Yesterday, one of the veterinary professors walked into our office to talk to me about building a remediation exam for one of his students. Students have to “remediate” exams when they fail courses during the school year. What that means is that they’re responsible for independently reviewing all the information covered in the semester and then they come to our campus to take their exams over the summer.
Which is where I come in – as the Exam Services Specialist.
As I’ve mentioned before, I “build” the students’ exams. Sometimes faculty will ask us to pull up their old questions stored in our online, secure software program. Or, when they write new ones, I proofread and edit them and ensure they follow specific question-writing guidelines.
This faculty member walked in to ask for a draft of his old questions from the “question bank” online. I made a little post-it note to remind myself to send this to him later in the day. Then, he decided to sit down and chat a little bit.
I’ve never worked with this professor before so I think it was his way of getting to know the new girl. We spent no more than 5 minutes talking, but by the end of the conversation, he knew that I had my Masters and I was (am?) a special education teacher.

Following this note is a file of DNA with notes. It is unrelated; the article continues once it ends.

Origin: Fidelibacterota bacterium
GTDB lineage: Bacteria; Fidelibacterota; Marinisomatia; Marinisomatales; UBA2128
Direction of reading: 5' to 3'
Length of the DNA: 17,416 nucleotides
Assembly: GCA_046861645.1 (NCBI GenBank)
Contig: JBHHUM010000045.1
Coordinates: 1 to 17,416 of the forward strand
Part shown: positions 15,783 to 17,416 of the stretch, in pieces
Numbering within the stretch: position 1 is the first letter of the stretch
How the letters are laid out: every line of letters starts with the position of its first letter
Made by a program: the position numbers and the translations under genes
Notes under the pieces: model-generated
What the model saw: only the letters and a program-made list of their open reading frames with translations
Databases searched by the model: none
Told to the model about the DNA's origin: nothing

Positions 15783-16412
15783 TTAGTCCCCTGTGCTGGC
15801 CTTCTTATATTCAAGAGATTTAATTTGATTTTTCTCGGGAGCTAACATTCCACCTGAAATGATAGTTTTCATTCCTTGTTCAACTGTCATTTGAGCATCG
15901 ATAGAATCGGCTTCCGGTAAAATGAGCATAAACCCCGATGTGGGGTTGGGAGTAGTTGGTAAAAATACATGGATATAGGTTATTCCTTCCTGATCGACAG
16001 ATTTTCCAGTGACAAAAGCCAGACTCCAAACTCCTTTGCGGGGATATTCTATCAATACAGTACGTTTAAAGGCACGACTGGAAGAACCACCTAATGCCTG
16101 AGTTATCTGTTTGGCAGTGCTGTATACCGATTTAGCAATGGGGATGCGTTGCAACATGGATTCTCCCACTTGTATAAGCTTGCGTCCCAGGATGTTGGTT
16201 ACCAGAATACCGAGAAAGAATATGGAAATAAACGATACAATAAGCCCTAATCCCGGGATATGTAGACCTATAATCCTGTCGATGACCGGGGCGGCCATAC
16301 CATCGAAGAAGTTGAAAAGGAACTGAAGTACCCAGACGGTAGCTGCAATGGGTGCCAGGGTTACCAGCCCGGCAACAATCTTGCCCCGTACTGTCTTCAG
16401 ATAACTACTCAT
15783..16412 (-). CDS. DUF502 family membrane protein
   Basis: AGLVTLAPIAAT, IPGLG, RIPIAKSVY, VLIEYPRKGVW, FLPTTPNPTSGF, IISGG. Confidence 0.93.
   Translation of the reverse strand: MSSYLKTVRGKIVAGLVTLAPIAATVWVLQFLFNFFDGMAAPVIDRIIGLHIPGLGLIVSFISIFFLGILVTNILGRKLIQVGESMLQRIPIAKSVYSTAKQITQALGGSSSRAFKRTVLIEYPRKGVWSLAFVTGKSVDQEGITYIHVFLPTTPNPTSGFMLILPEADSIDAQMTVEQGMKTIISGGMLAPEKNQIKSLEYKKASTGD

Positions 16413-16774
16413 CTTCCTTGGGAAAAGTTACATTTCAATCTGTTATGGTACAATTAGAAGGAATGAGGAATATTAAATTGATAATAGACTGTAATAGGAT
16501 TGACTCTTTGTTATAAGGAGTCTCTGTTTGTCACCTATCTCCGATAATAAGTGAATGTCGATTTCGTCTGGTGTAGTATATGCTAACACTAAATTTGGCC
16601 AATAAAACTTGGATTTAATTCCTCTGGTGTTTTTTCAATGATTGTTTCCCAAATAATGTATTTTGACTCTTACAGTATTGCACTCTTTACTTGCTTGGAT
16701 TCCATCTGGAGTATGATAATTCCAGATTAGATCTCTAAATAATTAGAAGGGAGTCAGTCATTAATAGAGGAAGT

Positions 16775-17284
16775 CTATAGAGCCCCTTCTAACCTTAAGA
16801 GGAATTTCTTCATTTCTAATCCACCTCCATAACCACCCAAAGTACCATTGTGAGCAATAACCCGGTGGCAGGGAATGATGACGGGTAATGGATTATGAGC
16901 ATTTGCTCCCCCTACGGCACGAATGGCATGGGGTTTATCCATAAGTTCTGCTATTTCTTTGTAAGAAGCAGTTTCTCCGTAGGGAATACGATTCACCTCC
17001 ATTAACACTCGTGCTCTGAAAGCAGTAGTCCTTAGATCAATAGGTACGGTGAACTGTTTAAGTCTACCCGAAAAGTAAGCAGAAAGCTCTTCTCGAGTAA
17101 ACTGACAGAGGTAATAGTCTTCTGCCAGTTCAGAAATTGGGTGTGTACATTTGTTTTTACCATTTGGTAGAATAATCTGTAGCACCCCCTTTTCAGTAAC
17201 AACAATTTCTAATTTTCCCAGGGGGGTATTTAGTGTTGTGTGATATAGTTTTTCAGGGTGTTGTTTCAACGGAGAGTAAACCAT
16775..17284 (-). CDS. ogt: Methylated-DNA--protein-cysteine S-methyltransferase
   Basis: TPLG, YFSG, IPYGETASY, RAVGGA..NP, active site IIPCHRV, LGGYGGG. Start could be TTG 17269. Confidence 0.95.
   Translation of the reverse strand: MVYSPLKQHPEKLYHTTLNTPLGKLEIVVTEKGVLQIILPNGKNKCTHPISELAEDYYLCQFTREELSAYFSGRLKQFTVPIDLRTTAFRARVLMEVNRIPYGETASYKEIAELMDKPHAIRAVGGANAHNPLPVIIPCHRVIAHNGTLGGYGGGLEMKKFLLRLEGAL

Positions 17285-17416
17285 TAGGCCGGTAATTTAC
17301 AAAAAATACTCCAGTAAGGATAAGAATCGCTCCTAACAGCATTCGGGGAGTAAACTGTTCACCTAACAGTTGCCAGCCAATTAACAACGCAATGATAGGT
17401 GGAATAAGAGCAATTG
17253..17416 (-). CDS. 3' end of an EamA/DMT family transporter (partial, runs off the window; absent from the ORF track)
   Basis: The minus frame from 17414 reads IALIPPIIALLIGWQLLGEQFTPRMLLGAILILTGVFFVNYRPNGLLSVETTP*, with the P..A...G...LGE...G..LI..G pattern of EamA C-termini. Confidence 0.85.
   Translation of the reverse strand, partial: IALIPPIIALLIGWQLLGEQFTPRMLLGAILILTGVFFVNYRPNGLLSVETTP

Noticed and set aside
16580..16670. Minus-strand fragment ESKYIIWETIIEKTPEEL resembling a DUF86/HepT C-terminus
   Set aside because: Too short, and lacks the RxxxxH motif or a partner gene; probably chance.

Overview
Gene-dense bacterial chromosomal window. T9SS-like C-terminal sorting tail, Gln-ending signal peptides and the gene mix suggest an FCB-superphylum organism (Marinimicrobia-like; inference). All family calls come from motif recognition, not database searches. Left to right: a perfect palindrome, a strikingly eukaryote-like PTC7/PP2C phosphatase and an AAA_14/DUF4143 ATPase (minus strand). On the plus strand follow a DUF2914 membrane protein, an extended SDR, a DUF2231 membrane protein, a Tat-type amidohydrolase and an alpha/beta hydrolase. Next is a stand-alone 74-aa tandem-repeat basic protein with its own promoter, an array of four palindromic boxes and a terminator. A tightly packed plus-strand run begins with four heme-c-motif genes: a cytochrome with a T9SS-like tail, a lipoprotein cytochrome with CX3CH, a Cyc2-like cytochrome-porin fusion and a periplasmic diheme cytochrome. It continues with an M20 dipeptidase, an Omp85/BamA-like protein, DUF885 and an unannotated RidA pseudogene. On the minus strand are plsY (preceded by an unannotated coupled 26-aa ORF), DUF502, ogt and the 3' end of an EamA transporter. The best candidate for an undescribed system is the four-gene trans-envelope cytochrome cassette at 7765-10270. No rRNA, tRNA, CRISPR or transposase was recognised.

I’ve found that – as time goes on in this teeny-tiny town in my new, vet-school job – I feel an urgent desire to tell people that I am 1) well-educated and 2) just “doing this vet school job for now,” but it’s not my REAL job.
Am I crazy? Arrogant?
I’m just surrounded by professionals and I’m constantly reminded that I’ve put a hold on my career while all these people are doing research and advancing their own.
I know that their opinions of me shouldn’t matter. I know that I’m an accomplished person. And I don’t need to defend my actions to anyone.
I don’t know why I feel the need to let everyone know that I was (am!) a teacher. That I went to graduate school too. That I’m really effing smart. I might as well just wear a sign around my neck with my resume attached to it. So I don’t have to eagerly wait until someone asks me where I’m from, why I’m here, and what I did back in California.
I feel slightly embarrassed that I feel the need to prove myself.
But I have this weird notion that people perceive me as the domestic housewife who takes care of her husband and the house. (Which, don’t get me wrong, I am happy to take on to some degree. I’ve got pretty great domestic skills. My dish-washing skills are on POINT*. But it’s not the only thing that I do. And I just want people to know.
*Please sense the sarcasm in my writing.
Questions of the Day:
- If YOU were to wear a sign around your neck so people knew something about you, what would you want it to say?
- How do you suggest I get over this crazy complex I have?